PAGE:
An accident is very different from a road crash. An accident refers to an unfortunate incident that happens by chance, or one that is unexpected and unintentional. In short, no one is at fault. While, a road crash is when vehicles collide with one another or with an object, and the fault cannot be disregarded. Thus, to call it as merely an accident suggests that the event was something beyond control and it implies a description with an excuse embedded within it. Though a road crash is not premeditated, there is negligence on the part of the driver due to various reasons or other contributory factors. These reasons can include dangerous driving that result in possible convictions due to the death or loss of property, such as driving under the influence of alcohol or drugs.  By this misuse of the proper  terminology in calling it what it is, people tend to neglect the use of prevention and leave their lives to chance as what an accident simply is. As soon as we start calling a road crash a “road crash,” only then will we be on the right track to Road Safety.

What then are these prevention mechanisms for the five risk factors of Road Safety? According to the World Health Organization, the five risk factors on Road Safety are speed, helmet on motorcycles, drinking and driving, seatbelts, and child safety seats (or child restraints system). While the Philippines has laws on the first four indicators, there remains a huge gap  in the law that would protect our very own children, including infants, from the injuries or death caused by a road crash. There is no law requiring the use of child car seats in the Philippines. The Seatbelt Act of 1999 authorizes the Land Transportation Office (LTO) to issue rules and regulations for the use of special car seats for infants.  At the moment LTO has not issued any guidelines and it can only cover infants, at most.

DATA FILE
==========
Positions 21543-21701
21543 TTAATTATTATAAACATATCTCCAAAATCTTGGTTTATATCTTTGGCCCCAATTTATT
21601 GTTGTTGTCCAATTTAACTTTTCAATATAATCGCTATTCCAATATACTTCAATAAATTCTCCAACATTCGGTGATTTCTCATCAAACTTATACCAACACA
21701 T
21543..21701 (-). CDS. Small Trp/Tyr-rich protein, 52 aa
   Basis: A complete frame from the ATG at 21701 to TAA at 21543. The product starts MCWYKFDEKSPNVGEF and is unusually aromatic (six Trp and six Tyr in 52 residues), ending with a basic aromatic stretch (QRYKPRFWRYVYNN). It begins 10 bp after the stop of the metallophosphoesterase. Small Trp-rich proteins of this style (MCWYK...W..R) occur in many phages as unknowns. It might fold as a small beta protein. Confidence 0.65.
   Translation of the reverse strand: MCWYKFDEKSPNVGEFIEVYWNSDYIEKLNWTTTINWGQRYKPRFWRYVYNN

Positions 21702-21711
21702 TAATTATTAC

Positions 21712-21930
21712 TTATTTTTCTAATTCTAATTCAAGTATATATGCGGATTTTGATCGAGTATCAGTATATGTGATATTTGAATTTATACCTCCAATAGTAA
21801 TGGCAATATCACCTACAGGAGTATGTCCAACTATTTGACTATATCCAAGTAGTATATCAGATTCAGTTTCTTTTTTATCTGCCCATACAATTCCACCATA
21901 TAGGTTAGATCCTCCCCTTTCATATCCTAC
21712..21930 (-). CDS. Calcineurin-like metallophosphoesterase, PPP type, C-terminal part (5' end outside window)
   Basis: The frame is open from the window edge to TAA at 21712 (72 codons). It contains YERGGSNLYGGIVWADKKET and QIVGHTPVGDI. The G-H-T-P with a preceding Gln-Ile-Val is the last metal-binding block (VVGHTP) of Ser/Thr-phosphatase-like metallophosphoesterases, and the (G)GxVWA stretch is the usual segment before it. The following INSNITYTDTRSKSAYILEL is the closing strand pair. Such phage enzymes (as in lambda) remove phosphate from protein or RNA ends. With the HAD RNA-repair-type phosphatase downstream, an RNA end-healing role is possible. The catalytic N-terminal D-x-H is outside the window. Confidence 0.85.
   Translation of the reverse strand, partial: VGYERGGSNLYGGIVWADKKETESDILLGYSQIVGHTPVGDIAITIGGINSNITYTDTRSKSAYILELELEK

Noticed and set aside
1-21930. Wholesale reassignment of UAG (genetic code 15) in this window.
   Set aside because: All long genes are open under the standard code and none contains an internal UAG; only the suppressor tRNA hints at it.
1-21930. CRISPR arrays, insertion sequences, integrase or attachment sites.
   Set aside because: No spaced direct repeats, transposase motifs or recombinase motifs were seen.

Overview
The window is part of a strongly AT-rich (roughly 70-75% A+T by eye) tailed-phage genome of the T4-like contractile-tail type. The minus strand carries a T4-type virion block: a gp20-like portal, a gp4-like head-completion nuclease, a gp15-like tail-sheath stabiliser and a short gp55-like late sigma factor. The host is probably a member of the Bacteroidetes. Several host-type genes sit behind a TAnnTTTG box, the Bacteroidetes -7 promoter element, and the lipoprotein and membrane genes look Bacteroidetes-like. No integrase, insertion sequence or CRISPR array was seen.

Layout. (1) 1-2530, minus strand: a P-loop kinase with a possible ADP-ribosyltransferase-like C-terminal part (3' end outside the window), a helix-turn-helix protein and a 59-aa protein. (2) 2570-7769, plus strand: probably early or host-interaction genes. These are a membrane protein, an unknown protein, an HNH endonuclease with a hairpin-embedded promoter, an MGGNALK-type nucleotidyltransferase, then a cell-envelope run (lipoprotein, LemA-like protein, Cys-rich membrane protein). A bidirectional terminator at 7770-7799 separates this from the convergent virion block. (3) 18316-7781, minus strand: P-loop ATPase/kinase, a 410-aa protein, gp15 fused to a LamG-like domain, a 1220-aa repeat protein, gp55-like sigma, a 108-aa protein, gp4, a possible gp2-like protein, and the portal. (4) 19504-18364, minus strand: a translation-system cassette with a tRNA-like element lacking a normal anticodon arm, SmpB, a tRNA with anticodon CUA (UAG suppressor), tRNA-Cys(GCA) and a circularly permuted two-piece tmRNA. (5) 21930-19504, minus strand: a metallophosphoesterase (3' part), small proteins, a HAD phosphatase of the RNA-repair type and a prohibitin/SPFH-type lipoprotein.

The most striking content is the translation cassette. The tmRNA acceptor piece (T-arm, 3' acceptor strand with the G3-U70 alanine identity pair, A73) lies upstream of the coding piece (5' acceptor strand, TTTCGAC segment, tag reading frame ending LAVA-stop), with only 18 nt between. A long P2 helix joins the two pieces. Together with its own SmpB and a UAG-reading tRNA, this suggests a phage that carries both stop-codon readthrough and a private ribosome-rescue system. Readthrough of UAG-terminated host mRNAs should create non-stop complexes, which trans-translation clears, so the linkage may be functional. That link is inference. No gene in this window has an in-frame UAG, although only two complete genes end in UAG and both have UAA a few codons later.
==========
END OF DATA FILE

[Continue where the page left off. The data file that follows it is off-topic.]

Currently there are two Child Car Seats bills that are pending approval in both houses of Congress, Senate Bill No. (SB) 1447 and House Bill No. (HB) 6938, which is the substitute bill of HB 5595 and HB 1319. On 30 January 2018, HB 6938 has been approved on Second Reading.  While the Senate Committee on Public Services is expected to conduct on 14 February 2018 its first hearing on SB 1447.

We hope to reach out to each and every concerned parent, mother, father, and all who would seek the protection for their child.  It is your support in the bills that would ensure the utmost protection of our most vulnerable children on the road, especially during a road crash. A child car  seat reduces the likelihood of road crash fatalities by 70 percent among infants and up to 80 percent among children.

The latest data from the Philippine Statistics Authority (PSA) show that the number of registered yearly deaths caused by transport-related crashes in the Philippines increased 27 percent to 8,636 in 2014, from 6,806 in 2006. The same data show that during this nine-year period, a total of 70,541 Filipinos died due to road crashes equivalent to 7,838 yearly or an average of 23 fatalities daily.

Of the total road deaths from 2006 to 2014, 17 percent of the victims or 12,009 were youngsters from less than one year old to 19 years old.  This meant that on the average, 1,334 yearly or about 4 to 5 children die daily from transport-related crashes.

PSA projected the number of children aged 0 to 4 would be 11.48 million in year 2020. For 0-14 years old, the population is projected to be 33.31 million in 2020. Data from the Department of Transportation also show an increasing number of cars in the country with 759,683 in 2010; 788,372 in 2011; 808,968 in 2012, and 830,131 in 2013.  Moreover, according to a 2014 Nielsen Survey of Global Automotive Demand, 53 percent Filipino households own a car, while 7 in 10 Filipino households are expected to buy a car from 2014 to 2016. As a result, the passage of such a law requiring the use of child car seats potentially has the effect of protecting millions of our children being transported daily in cars alone.

Let us band together to ensure the passage of the Child Car Seat bills s to give our vulnerable children a fighting chance.

About the Author: Atty. Melisa Jane B. Comafay is affiliated with the Initiatives for Dialogue and Empowerment through Alternative Legal Services, Inc.  (IDEALS). IDEALS is a legal-focused advocacy and service institution organized to address the legal and technical needs of the marginalized, disempowered and vulnerable groups. IDEALS works with the Global Road Safety Project to promote car safety seats in the Philippines. Do like and follow and



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